What's going on?
Apple CEO Tim Cook unloaded on the US tax system in an interview with CBS’s 60 Minutes that aired on Sunday night. As the head of the world’s largest company, his criticism of the US tax code is certainly thought-provoking.
What does this mean?
Apple routinely faces criticism for the amount of tax that it pays with many arguing that it unfairly optimizes its operations to pay as little tax as possible. In his interview, Cook calls tax evasion claims “total political crap” (you can see a transcript of the interview here). Cook makes the point that Apple would have to pay a 40% tax on any cash that it brings back to the US – he calls that “backward” and “awful for America.” US companies that make profits overseas (e.g. when Apple sells an iPhone in London) tend not to move the resulting profit to its core US company (it stays in Apple Europe, for example). That makes it impossible to use that cash for things in the US, like paying shareholders a dividend or buying smaller American companies. The tax issue is one reason why many companies have relocated overseas in recent years, including most recently, America’s biggest drug company (read our story on Pfizer).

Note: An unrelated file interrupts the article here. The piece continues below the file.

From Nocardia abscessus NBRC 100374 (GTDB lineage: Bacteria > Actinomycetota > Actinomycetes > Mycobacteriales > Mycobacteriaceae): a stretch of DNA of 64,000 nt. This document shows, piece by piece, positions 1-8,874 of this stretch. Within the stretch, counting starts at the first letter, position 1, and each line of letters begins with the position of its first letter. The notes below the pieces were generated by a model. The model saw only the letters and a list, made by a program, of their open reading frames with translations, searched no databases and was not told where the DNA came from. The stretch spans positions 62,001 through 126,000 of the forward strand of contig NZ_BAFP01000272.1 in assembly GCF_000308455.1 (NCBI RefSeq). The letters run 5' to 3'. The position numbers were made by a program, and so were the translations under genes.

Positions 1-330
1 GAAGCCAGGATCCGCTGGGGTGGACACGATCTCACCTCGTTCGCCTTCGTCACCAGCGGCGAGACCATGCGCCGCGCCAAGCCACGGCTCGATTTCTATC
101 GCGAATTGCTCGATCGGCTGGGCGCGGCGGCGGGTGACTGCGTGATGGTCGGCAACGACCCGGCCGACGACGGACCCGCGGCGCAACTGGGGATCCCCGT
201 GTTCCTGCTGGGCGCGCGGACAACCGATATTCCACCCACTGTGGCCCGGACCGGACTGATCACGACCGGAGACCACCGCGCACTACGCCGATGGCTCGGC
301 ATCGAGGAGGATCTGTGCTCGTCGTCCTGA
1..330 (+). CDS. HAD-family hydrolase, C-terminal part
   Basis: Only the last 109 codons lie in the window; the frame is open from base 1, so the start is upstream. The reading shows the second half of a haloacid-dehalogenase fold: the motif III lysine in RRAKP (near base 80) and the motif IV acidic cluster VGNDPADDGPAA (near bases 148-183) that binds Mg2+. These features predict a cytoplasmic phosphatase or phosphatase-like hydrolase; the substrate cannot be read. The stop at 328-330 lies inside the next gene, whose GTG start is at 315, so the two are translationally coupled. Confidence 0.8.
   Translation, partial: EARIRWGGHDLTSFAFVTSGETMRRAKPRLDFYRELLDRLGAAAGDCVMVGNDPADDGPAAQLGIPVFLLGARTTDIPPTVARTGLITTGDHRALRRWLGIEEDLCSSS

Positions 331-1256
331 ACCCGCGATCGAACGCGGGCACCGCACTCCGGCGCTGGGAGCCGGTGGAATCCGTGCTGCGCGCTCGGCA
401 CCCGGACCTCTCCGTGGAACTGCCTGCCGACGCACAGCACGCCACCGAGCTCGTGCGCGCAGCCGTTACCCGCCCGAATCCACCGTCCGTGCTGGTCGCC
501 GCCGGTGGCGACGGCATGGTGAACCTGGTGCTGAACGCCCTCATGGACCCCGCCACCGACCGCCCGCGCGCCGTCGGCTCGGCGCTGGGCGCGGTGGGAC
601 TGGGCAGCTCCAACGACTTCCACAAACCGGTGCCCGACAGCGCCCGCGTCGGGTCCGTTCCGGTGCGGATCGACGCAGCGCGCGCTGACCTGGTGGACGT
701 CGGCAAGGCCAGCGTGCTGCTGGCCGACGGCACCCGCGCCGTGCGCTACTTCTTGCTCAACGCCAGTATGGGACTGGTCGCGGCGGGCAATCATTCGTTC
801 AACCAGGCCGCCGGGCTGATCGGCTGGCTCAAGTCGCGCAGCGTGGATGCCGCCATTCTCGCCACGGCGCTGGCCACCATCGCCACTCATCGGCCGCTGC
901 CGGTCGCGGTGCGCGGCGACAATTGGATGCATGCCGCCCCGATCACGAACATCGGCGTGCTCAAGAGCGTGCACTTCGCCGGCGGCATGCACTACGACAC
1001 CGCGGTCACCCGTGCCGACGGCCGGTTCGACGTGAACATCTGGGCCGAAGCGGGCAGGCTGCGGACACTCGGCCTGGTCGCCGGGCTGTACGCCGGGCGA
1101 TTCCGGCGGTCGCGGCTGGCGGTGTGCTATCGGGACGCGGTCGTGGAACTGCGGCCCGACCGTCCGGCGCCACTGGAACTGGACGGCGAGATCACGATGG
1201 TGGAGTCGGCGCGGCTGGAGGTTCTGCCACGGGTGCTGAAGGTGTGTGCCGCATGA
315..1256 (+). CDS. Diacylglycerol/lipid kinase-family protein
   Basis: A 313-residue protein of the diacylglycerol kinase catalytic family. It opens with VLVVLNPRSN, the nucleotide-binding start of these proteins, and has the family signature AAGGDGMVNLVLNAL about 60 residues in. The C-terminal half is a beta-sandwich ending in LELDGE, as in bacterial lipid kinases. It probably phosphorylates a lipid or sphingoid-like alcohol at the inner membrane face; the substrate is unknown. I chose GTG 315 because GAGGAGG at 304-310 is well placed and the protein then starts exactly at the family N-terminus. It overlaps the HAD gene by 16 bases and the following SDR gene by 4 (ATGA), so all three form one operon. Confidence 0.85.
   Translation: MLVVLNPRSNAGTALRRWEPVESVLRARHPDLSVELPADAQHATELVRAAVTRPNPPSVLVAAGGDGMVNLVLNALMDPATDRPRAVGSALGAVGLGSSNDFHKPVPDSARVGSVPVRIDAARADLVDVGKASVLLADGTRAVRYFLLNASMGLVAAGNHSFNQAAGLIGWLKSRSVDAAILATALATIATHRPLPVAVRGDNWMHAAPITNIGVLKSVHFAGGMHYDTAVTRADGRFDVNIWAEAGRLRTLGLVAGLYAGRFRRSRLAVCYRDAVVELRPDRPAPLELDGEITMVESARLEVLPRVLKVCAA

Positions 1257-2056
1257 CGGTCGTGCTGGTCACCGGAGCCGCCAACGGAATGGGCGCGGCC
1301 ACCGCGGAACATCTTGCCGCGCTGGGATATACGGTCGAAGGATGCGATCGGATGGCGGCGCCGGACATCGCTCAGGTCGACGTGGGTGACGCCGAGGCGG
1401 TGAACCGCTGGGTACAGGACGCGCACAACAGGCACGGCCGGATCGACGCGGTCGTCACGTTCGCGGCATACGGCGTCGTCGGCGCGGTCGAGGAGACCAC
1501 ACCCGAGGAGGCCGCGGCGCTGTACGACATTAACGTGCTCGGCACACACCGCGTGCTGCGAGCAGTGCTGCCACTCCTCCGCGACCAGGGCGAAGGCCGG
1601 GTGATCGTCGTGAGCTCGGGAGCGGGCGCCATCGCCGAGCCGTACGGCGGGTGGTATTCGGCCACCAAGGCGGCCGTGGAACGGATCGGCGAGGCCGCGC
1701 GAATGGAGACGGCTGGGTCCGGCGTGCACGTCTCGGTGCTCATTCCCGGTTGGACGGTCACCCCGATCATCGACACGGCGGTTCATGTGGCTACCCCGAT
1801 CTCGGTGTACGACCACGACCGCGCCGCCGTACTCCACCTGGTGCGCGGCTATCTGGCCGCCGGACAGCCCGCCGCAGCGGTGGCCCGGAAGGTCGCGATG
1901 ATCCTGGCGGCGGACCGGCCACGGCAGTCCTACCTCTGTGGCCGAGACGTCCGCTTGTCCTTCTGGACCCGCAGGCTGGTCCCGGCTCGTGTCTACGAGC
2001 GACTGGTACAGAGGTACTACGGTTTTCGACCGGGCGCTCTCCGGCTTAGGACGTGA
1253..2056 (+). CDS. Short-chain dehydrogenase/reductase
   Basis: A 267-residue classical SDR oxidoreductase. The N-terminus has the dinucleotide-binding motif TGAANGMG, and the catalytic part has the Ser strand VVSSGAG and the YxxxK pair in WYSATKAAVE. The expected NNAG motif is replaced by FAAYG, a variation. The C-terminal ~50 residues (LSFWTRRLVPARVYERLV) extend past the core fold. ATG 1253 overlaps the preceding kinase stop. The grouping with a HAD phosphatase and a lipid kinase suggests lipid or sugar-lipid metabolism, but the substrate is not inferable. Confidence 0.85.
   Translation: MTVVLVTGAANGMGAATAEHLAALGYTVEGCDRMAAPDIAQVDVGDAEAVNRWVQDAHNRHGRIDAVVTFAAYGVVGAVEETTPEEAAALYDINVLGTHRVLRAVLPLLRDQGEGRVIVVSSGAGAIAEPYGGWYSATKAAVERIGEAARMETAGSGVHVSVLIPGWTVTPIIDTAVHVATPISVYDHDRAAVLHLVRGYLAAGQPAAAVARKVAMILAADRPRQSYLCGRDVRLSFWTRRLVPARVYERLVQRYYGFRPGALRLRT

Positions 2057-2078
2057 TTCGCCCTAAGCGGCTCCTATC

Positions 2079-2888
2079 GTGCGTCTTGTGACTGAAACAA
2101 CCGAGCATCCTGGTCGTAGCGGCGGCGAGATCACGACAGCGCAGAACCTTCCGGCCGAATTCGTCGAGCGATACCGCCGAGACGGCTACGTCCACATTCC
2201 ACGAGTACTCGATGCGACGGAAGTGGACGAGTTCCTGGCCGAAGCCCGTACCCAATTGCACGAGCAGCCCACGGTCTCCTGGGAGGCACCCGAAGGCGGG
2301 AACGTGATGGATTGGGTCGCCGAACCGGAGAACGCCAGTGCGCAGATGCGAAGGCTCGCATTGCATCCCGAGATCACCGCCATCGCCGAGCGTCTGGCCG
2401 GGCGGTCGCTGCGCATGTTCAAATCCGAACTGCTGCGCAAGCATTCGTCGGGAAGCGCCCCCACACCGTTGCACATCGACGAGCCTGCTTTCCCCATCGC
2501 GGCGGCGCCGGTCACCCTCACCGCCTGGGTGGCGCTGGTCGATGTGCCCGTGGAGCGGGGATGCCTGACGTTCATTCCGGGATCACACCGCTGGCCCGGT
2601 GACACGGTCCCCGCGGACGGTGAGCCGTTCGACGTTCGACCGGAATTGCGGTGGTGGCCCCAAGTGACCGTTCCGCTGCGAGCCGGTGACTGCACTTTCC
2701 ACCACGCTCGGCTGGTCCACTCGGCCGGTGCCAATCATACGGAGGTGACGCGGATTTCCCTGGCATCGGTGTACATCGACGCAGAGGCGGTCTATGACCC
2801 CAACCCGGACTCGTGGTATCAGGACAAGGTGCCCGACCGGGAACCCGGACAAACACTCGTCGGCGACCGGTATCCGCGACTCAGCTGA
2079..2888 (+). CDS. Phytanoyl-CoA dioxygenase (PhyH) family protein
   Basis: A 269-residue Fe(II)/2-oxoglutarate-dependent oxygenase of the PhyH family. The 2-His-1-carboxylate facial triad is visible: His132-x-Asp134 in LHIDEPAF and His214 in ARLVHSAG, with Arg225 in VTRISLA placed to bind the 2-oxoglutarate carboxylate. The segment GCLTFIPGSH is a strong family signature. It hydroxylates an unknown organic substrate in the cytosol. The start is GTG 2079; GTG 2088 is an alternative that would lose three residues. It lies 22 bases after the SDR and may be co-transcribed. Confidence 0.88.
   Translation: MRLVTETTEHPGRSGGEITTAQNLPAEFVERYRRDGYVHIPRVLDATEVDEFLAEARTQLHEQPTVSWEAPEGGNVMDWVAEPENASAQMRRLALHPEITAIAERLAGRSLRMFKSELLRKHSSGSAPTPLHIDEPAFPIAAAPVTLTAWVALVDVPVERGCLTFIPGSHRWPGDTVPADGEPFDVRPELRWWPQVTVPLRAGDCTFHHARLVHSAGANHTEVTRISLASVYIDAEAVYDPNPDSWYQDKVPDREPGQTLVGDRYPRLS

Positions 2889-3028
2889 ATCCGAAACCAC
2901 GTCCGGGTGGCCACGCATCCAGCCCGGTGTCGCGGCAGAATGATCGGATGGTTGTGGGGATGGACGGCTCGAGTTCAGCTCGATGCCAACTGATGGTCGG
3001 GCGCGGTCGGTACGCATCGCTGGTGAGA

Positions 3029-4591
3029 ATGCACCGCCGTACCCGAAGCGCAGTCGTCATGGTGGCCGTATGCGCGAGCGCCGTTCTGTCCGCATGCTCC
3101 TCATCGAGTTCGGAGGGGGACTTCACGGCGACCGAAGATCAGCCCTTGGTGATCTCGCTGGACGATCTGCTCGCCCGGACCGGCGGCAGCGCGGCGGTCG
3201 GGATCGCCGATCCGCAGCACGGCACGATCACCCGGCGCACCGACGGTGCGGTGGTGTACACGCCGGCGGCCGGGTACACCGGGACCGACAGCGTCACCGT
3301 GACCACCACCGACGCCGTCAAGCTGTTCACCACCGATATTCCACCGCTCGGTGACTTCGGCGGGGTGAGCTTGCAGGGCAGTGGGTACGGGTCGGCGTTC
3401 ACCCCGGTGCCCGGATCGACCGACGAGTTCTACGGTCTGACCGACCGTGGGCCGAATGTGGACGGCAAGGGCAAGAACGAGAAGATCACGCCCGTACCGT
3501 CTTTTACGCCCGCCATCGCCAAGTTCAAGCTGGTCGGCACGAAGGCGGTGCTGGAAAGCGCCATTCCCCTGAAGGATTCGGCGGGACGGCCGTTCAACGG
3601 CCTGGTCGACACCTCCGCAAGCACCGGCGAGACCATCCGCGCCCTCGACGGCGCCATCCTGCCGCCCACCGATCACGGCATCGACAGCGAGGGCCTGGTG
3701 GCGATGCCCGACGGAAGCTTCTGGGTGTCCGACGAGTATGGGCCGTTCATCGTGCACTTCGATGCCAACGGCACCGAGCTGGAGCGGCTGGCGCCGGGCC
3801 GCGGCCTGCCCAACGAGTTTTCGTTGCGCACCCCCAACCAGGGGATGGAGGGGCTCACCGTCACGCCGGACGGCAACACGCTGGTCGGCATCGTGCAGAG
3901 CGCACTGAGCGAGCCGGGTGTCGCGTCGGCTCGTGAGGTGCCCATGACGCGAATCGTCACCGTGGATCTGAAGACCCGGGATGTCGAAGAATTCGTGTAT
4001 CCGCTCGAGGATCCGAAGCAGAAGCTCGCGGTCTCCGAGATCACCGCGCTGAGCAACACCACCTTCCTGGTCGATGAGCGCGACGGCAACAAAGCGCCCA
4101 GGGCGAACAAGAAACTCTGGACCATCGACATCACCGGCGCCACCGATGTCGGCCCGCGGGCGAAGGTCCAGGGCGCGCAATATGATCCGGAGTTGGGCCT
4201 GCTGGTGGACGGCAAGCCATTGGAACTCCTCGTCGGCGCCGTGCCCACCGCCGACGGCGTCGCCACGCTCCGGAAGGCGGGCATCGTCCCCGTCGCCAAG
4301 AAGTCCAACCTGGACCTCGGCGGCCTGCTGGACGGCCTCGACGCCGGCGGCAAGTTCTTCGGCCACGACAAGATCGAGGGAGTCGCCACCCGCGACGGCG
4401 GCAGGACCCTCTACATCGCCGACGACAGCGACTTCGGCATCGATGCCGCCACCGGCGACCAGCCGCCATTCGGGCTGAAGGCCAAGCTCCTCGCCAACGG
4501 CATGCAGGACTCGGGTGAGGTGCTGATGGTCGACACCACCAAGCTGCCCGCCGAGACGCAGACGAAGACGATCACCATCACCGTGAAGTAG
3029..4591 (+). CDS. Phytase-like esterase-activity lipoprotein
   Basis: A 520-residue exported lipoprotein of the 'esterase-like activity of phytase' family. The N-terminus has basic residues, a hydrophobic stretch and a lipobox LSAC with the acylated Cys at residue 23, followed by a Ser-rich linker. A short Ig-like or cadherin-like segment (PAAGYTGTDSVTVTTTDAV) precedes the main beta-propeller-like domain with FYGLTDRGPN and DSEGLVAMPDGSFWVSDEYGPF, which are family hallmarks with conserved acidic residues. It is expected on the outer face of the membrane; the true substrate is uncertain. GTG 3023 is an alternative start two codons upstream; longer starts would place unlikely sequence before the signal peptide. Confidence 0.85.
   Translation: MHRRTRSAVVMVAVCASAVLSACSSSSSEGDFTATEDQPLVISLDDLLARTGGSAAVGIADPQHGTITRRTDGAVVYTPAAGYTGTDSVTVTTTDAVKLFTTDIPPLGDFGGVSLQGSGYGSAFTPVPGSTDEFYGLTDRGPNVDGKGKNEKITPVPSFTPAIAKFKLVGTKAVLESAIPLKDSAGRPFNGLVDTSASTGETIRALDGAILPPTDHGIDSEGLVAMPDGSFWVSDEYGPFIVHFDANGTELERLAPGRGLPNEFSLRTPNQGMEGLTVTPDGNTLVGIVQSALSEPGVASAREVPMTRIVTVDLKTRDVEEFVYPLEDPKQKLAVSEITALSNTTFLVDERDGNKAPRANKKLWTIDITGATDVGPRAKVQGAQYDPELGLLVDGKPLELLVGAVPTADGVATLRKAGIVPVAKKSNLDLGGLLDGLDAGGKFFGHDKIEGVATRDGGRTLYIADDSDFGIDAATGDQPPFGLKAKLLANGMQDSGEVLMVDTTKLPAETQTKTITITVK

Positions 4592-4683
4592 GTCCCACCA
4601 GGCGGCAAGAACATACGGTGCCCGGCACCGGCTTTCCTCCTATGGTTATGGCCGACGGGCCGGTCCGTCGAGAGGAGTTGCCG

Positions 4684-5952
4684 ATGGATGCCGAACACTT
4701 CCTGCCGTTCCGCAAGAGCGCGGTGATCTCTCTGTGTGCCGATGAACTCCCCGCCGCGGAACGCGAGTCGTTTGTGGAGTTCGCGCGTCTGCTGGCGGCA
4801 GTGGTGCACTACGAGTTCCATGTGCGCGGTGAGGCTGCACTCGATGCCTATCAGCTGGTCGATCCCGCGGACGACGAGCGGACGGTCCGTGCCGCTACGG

Why should I care?
The bigger picture: Politicians might address corporate tax reform – after the 2016 Presidential election. It’s unlikely that such a contentious issue would be addressed by Congress in the year of a presidential election. Most agree that reform of some sort would be good for the US economy because that money can then be “put to work” in America rather than remain trapped overseas.
For the stock: Apple stock has struggled recently. It has nothing to do with the long-standing tax issue, but the stock is down 13% since a recent high in November. Concerns over future iPhone sale have weighed on it. Apple has been hugely reliant on iPhone sales in past years, but it will probably have to develop new business lines to maintain its extraordinary profits going forward.